PostgreSQL Administration for System Administrators

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Spencer Christensen

There are many aspects to managing an RDBMS. Some of these are handled by an experienced DBA, but there are a good many things that any sys admin should be able to take care of if they know what to look for.

This presentation will cover basics of managing Postgres, including creating database clusters, overview of configuration, and logging. We will also look at tools to help monitor Postgres and keep an eye on what is going on. Some of the tools we will review are:

* pgtop

* pg_top

* pgfouine

* check_postgres.pl.

Check_postgres.pl is a great tool that can plug into your Nagios or Cacti monitoring systems, giving you even better visibility into your databases.

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  • History of Postgres: Developed at UC Berkely, called Ingres Academic project Business Ingres Corp formed Forks: Informix, Sybase Then creator decided on different implimentation: Postgres Postgres95 (1994-1995) SQL became popular/standard PostgreSQL (1996-now)
  • Top line output for postgres: User, database, host connected from, PID, command type
  • PostgreSQL Administration for System Administrators

    1. 1. Postgres Administration for Sysadmins Spencer Christensen Backcountry.com PostgreSQL Conference East, Philadelphia March 26, 2010
    2. 2. PostgreSQL <ul><li>How do you pronounce “PostgreSQL”?
    3. 3. The Q and L are silent </li></ul>
    4. 4. How do you pronounce Thule? <ul><li>“Yakima” </li></ul>
    5. 5. Audience <ul><li>Linux/Unix system administrator
    6. 6. Familiar with databases
    7. 7. Want to understand Postgres better </li></ul>
    8. 8. What we'll cover <ul><li>Management
    9. 9. Monitoring </li></ul>
    10. 10. What we'll cover <ul><li>Management </li><ul><li>Creating a cluster
    11. 11. Highlights of postgresql.conf
    12. 12. Logging options, review of log output
    13. 13. pg_hba.conf
    14. 14. Starting, stopping, restarts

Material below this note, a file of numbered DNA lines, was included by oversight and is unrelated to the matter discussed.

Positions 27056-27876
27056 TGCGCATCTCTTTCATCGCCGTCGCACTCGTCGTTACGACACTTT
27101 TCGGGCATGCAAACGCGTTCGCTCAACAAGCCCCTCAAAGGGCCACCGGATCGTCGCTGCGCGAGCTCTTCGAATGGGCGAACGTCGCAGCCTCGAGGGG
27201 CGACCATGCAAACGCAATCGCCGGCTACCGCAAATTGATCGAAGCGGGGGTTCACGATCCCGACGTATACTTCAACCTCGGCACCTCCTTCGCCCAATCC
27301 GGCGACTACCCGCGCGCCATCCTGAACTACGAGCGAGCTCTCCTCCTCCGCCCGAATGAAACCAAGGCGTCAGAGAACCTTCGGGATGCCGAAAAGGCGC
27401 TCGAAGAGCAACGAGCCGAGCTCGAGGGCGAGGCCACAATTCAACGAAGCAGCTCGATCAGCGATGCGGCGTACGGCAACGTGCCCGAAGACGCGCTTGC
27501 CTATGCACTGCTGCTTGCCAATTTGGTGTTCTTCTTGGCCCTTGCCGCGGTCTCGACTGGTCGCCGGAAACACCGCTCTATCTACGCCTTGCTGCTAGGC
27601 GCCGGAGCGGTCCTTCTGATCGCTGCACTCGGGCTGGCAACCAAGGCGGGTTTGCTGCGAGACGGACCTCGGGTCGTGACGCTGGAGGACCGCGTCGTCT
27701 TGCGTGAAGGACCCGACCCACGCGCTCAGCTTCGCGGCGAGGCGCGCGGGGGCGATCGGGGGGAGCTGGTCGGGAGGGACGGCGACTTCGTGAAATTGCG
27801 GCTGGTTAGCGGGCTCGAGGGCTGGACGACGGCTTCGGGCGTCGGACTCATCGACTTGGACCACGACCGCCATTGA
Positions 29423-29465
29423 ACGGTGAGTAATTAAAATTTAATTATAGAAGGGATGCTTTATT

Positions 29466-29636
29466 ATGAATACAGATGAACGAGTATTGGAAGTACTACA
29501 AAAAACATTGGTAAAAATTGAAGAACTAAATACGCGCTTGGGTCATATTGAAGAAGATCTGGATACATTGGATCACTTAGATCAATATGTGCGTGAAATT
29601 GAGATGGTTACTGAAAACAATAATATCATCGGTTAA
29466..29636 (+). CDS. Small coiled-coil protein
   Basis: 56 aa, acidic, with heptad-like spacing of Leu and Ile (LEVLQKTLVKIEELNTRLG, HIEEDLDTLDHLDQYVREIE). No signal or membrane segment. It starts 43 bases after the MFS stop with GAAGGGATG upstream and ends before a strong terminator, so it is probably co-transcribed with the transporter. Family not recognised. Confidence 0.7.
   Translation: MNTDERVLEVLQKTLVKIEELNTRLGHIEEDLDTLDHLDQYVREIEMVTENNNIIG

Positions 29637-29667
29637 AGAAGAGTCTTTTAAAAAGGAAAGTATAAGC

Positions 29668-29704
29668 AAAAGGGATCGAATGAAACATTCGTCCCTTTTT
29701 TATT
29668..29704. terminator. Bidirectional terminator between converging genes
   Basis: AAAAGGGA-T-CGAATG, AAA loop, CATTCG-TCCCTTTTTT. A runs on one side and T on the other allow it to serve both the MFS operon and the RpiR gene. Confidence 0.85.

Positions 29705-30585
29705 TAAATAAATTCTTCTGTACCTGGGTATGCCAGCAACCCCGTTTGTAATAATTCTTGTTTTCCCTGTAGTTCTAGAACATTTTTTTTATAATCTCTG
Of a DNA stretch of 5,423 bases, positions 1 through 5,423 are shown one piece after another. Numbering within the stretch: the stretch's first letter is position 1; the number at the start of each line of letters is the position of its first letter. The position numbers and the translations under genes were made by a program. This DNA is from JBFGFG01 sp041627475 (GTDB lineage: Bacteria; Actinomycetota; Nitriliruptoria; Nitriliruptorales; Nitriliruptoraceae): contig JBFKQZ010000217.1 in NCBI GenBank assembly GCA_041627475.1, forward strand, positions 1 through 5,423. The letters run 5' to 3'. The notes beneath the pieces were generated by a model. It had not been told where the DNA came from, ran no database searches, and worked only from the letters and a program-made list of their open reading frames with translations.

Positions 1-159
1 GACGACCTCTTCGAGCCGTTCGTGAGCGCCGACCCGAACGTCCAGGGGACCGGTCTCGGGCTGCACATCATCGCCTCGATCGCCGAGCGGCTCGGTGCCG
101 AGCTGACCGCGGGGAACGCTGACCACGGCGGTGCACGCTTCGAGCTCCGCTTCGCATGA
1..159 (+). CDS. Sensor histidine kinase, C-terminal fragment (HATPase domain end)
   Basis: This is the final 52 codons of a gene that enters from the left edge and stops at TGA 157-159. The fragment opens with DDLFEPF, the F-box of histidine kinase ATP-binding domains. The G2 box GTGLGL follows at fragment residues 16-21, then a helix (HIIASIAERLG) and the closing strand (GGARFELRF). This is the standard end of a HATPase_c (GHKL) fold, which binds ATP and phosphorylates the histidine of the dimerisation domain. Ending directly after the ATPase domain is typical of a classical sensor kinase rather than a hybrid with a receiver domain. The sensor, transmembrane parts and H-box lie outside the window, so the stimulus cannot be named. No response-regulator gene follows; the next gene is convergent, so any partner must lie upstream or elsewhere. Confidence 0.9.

15. 15. Connecting with psql </li></ul></ul>
    16. 16. What we'll cover <ul><li>Monitoring </li><ul><li>top
    17. 17. ps
    18. 18. du
    19. 19. pgtop
    20. 20. pg_top
    21. 21. check_postgres.pl
    22. 22. Pgfouine </li></ul></ul>
    23. 23. Management <ul><li>Install by rpm/deb/source
    24. 24. Multiple installs
    25. 25. Multiple instances (different ports, different ip addresses, etc) </li></ul>
    26. 26. Creating a cluster <ul><li>Initdb -D /path/to/data/dir [options] </li><ul><li>-U postgres </li></ul></ul>[schristensen@small_db ~]$ initdb -U postgres -D cluster1/data The files belonging to this database system will be owned by user &quot;schristensen&quot;. This user must also own the server process. The database cluster will be initialized with locale en_US.UTF-8. The default database encoding has accordingly been set to UTF8. The default text search configuration will be set to &quot;english&quot;.
    27. 27. Postgresql.conf <ul><li>Located at $PGDATA/postgresql.conf
    28. 28. Helpful comments
    29. 29. Default values commented out
    30. 30. Some changes require a restart (others can be picked up with a reload) </li></ul>
    31. 31. Postgresql.conf <ul><li>port = 5432
    32. 32. listen_addresses = 'localhost'
    33. 33. max_connections = 10
    34. 34. statement_timeout = 0 # microseconds </li></ul>
    35. 35. Postgresql.conf <ul><li>port = 5432 </li><ul><li>port = 54321 </li></ul><li>listen_addresses = 'localhost' </li><ul><li>listen_addresses = '*' </li></ul><li>max_connections = 10 </li><ul><li>max_connections = 100 </li></ul><li>statement_timeout = 0 # microseconds </li><ul><li>statement_timeout = 1800000 </li></ul></ul>